2.6. Results

First at all, we will discretize the simulation parameters for the different cases studied.

Table 2. Simulation parameters



\( [P^N_c(\Omega_{f,\delta}]^2 \times P^{N-1}_c(\Omega_{f,\delta}) \times V^{N-1}_{s,\delta}\)

\(\Delta t\)

Turek and Hron







\( [P^4_c(\Omega_{f,(h,3)}]^2 \times P^3_c(\Omega_{f,(h,3)}) \times V^3_{s,(h,3)}\)





\( [P^4_c(\Omega_{f,(h,3)}]^2 \times P^3_c(\Omega_{f,(h,3)}) \times V^3_{s,(h,3)}\)





\( [P^4_c(\Omega_{f,(h,3)}]^2 \times P^3_c(\Omega_{f,(h,3)}) \times V^3_{s,(h,3)}\)





\( [P^2_c(\Omega_{f,(h,1)}]^2 \times P^1_c(\Omega_{f,(h,1)}) \times V^1_{s,(h,1)}\)


Then the FSI3 benchmark results are detailed below.

Table 3. Results for FSI3

\(x\) displacement \( [\times 10^{-3}] \)

\(y\) displacement \( [\times 10^{-3}] \)




-2.69 ± 2.53 [10.9]

1.48 ± 34.38 [5.3]

457.3 ± 22.66 [10.9]

2.22 ± 149.78 [5.3]


464.5 ± 40.50

6.00 ± 166.00 [5.5]


-2.88 ± 2.72 [10.9]

1.47 ± 34.99 [5.5]

460.5 ± 27.74 [10.9]

2.50 ± 153.91 [5.5]


-4.54 ± 4.34 [10.1]

1.50 ± 42.50 [5.1]

467.5 ± 39.50 [10.1]

16.2 ± 188.70 [5.1]


474.9 ± 28.10

3.90 ± 165.90 [5.5]


-2.83 ± 2.78 [10.8]

1.35 ± 34.75 [5.4]

458.5 ± 24.00 [10.8]

2.50 ± 147.50 [5.4]


-2.86 ± 2.74 [10.9]

1.31 ± 34.71 [5.4]

459.7 ± 29.97 [10.9]

4.46 ± 172.53 [5.4]


-2.85 ± 2.72 [10.9]

1.35 ± 34.62 [5.4]

459.2 ± 29.62 [10.9]

3.53 ± 172.73 [5.4]


-2.88 ± 2.75 [10.9]

1.35 ± 34.72 [5.4]

459.3 ± 29.84 [10.9]

3.19 ± 171.20 [5.4]


-2.90 ± 2.77 [11.0]

1.33 ± 34.90 [5.5]

457.9 ± 31.79 [11.0]

8.93 ± 216.21 [5.5]

All the files used for this case can be found in this rep [geo file, config file, fluid json file, solid json file].

2.6.1. Conclusion

Our first three results are quite similar to given references values. That show us that high order approximation order for space and time give us accurate values, while allow us to use less degree of freedom.

However, the lift force seems to undergo some disturbances, compared to reference results, and it’s more noticeable in our fourth case. This phenomenon is describe by [Beuer], where they’re explaining these disturbances are caused by Aitken dynamic relaxation, used in fluid structure relation for the fixed point algorithm.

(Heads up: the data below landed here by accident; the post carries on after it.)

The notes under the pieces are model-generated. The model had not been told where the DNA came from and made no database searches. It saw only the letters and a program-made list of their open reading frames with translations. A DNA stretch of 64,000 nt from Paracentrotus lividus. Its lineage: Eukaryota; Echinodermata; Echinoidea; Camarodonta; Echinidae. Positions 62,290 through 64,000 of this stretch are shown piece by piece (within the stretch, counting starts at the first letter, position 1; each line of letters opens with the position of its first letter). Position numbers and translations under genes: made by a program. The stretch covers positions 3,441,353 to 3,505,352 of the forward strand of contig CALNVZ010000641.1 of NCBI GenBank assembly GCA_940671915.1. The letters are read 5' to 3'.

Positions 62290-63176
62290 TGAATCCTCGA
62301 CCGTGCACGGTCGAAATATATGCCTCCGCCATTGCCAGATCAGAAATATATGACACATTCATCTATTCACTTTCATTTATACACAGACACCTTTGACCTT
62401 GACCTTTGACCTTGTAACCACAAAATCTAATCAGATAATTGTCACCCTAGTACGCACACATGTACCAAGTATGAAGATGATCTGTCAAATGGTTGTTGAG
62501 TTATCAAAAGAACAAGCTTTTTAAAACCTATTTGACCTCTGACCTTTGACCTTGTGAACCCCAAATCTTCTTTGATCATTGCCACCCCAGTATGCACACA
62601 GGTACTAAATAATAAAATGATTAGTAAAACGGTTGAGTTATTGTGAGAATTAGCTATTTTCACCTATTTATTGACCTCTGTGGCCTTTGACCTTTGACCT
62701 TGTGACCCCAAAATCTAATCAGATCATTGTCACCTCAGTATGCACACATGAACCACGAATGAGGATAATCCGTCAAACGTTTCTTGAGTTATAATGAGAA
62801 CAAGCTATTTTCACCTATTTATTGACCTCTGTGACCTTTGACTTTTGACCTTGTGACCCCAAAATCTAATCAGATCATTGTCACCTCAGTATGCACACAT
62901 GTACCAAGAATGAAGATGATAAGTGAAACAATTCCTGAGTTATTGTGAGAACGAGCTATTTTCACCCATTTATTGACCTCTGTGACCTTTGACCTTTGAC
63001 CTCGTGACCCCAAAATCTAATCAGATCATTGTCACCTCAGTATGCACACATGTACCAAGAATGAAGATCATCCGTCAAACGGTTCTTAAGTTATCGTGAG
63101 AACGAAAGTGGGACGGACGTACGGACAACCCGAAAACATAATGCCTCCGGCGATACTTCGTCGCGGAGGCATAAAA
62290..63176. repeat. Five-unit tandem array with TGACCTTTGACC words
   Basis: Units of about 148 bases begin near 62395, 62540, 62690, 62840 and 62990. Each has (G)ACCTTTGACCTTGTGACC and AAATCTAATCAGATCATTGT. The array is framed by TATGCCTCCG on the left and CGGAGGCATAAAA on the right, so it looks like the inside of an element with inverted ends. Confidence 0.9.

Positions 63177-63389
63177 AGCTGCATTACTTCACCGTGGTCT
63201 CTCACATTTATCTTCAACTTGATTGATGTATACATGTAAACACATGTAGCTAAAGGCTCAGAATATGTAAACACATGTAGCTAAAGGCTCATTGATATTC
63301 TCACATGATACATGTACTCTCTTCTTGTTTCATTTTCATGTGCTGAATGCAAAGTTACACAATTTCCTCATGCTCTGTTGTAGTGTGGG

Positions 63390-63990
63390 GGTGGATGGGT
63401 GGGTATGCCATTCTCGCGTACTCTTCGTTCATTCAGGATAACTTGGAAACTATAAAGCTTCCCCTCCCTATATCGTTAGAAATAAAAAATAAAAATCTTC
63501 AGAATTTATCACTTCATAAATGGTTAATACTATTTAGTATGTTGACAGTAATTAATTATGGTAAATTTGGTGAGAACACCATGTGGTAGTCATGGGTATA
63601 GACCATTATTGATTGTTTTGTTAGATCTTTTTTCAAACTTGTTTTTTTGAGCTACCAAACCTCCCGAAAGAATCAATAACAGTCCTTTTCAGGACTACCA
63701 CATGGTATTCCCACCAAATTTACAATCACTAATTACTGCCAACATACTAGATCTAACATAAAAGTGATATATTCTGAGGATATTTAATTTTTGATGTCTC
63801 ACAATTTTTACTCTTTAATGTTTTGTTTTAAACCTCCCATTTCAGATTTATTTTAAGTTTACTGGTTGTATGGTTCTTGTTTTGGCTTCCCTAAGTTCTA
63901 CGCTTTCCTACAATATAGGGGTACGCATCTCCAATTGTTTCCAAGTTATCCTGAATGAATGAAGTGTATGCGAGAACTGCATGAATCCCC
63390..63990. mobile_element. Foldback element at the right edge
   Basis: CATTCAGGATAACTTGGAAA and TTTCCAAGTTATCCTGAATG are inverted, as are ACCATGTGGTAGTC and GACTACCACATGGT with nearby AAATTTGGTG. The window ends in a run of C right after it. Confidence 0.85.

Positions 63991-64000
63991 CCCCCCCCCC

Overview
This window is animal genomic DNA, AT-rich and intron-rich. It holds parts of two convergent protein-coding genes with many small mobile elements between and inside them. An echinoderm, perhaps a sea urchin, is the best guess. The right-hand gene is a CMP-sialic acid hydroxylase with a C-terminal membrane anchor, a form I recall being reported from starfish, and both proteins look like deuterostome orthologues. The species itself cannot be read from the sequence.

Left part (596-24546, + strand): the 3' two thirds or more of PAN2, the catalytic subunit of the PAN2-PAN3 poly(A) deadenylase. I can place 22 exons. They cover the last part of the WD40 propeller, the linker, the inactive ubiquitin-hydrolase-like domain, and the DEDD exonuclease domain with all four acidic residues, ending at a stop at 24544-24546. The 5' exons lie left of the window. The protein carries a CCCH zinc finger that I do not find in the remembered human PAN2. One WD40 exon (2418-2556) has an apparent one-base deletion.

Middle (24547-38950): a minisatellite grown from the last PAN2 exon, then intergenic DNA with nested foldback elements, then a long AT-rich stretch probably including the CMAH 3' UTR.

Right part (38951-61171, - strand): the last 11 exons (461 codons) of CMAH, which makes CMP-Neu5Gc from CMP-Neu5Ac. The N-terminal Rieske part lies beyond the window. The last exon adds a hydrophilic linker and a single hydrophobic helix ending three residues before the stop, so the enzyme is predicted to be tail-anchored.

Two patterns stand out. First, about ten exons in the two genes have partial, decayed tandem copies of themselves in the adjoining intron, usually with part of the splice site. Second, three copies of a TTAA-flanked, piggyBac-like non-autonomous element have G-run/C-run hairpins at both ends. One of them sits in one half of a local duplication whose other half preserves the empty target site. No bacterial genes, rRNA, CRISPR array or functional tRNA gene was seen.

In order to correct them, they propose to lower the fixed point tolerance, but this method also lowers calculation performances. An other method to solve this deviation is to use a fixed relaxation parameter \(\theta\). In this case, the optimal \(\)\theta\(\) seems to be equal to \(0.5\).

2.7. Bibliography

References for this benchmark
  • [TurekHron] S. Turek and J. Hron, Proposal for numerical benchmarking of fluid-structure interaction between an elastic object and laminar incompressible flow, Lecture Notes in Computational Science and Engineering, 2006.

  • [Chabannes] Vincent Chabannes, Vers la simulation numérique des écoulements sanguins, Équations aux dérivées partielles [math.AP], Université de Grenoble, 2013.

  • [Breuer] M. Breuer, G. De Nayer, M. Münsch, T. Gallinger, and R. Wüchner, Fluid–structure interaction using a partitioned semi-implicit predictor–corrector coupling scheme for the application of clarge-eddy simulation, Journal of Fluids and Structures, 2012.

  • [TurekHron2] S. Turek, J. Hron, M. Madlik, M. Razzaq, H. Wobker, and JF Acker, Numerical simulation and benchmarking of a monolithic multigrid solver for fluid-structure interaction problems with application to hemodynamics, Fluid Structure Interaction II, pages 193–220, 2010.

  • [MunschBreuer] M. Münsch and M. Breuer, Numerical simulation of fluid–structure interaction using eddy–resolving schemes, Fluid Structure Interaction II, pages 221–253, 2010.

  • [Gallinger] T.G. Gallinger, Effiziente Algorithmen zur partitionierten Lösung stark gekoppelter Probleme der Fluid-Struktur-Wechselwirkung, Shaker, 2010.

  • [Sandboge] R. Sandboge, Fluid-structure interaction with openfsitm and md nastrantm structural solver, Ann Arbor, 1001 :48105, 2010.